Eramba is a Governance, Risk, and Compliance (GRC) solution operating on a freemium pricing model. This is a great introduction to GRC for small companies or new compliance and governance teams operating on a limited budget. Eramba’s free version includes query functionality, CSV import of controls, data export, text or graphical reporting, a KPI dashboard with metrics and visualizations, versioning, and management of policies, controls, audits (with evidence and testing), risks, exceptions, and incident records. While paying subscribers will get access to some of the best features, the free version is a massive improvement from emailing spreadsheets back and forth.

Website Privacy Policy Analysis and AI Chatbot: Polisis and Pribot

Is your lawyer the last person who read your website’s public privacy notice? If you’re not sure what promises you’re making to the public about their personal information, enter the company URL into the Polisis search and let this site parse your privacy policy into a set of lovely interactive alluvial diagrams. Polisis will sort the text into categories such as data collection, third-party sharing, security, data retention, choices, and data subject rights. If you have a specific question about the content, you can ask Pribot a question and the AI chatbot will do its best to respond with the relevant privacy notice text.

Website Cookie Analysis Tool: Cookie-checker.com

Like Polisis, cookie-checker.com will analyze the cookies on the website of any URL you search. This is a simple, helpful check for compliance teams assessing the privacy posture of a company’s marketing practices. The site sorts cookies into “first party” and “third party,” depending on whether the cookie is placed and used only by the website or for use by a third party such as a marketing company.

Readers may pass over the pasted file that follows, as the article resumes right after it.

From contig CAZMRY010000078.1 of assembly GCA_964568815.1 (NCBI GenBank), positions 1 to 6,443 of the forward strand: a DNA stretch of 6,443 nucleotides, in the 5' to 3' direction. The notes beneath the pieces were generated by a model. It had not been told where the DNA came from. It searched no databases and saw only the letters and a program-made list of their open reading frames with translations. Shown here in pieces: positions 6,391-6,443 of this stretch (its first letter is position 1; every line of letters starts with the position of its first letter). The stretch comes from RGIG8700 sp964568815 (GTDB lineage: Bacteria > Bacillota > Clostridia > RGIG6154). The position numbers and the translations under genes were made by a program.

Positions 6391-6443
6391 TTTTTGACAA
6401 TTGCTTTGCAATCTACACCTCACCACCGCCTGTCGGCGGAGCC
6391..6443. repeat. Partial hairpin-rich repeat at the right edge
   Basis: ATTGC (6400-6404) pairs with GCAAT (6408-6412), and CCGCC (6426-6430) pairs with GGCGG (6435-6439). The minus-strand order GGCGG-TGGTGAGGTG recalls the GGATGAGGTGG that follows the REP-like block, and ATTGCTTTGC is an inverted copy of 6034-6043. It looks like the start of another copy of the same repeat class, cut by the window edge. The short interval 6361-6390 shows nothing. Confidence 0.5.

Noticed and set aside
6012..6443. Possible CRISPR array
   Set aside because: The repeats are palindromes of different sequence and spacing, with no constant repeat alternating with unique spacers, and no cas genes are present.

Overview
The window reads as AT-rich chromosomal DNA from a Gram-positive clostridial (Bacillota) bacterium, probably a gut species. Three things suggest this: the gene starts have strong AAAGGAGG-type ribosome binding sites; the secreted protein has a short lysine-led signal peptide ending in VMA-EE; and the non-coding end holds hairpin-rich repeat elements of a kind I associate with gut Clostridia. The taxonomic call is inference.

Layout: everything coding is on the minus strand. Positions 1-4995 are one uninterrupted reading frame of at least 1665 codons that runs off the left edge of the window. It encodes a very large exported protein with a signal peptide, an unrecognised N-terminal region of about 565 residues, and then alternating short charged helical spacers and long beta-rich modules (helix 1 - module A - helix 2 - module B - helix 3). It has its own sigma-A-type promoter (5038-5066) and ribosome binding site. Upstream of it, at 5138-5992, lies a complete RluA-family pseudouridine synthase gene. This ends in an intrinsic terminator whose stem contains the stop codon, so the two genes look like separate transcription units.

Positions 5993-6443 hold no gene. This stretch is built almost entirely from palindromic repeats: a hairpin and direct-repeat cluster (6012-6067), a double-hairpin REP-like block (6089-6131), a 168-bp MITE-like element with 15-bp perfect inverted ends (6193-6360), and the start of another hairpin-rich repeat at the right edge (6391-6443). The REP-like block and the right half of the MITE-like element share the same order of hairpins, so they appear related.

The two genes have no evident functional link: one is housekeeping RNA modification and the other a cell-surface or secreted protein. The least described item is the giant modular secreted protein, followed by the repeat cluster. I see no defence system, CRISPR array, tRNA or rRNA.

TLS Certificate Generator and Implementation Tool: Let’s Encrypt and Certbot

Let’s Encrypt is a simple, free certificate authority (CA) run by the non-profit Internet Security Research Group (ISRG). Anyone who owns a domain name can obtain a completely free TLS certificate to encrypt website communication by enabling HTTPS. Certbot is an automatic client developed by the EFF to help users implement Let’s Encrypt wildcard certificates. Certbot can also help improve security configurations, such as HTTP to HTTPS redirects.

Disk Encryption: VeraCrypt

Encryption is one of the most fundamental security and privacy protections for data at rest, and VeraCrypt is a reliable open source disk encryption software usable on Windows, Mac, and Linux. VeraCrypt gives secure encryption with a solid range of algorithm choices for disk storage, from enterprise servers to flash drives. Even though VeraCrypt is free, it includes advanced features such as core/processor parallelization, pipelining (asynchronous processing), hardware acceleration for AES, security token and smart card support, and the ability to create hidden volumes or entire operating systems for plausible deniability if forced to reveal a password.

Team Password Manager: 1Password

Are you still writing corporate passwords on sticky notes or giving everyone a default master password, perhaps some variation of your company name with a few leet character replacements ending in 123? If your request for an enterprise password manager wasn’t approved, you can download the 1Password for Teams open source code on GitHub. 1Password allows an account manager to create segregated vaults and manage individual access by assigning or removing users from the group of passwords stored in a vault. For alternatives, consider the free versions of Psono or Passbolt.

AMBER WELCH

MEET THE WRITER

AMBER WELCH

Amber Welch is a Privacy Technical Lead for Schellman & Company, LLC. With more than 6 years of experience as a technical writer and privacy and security governance consultant, she is dedicated to GDPR and other privacy-focused engagements. Amber has served as a panelist during Black Hat and published several articles on recent privacy developments. She holds a master’s degree from the University of Nebraska, as well as the CIPP/E and CCSK designations from the International Association of Privacy Professionals and the Cloud Security Alliance.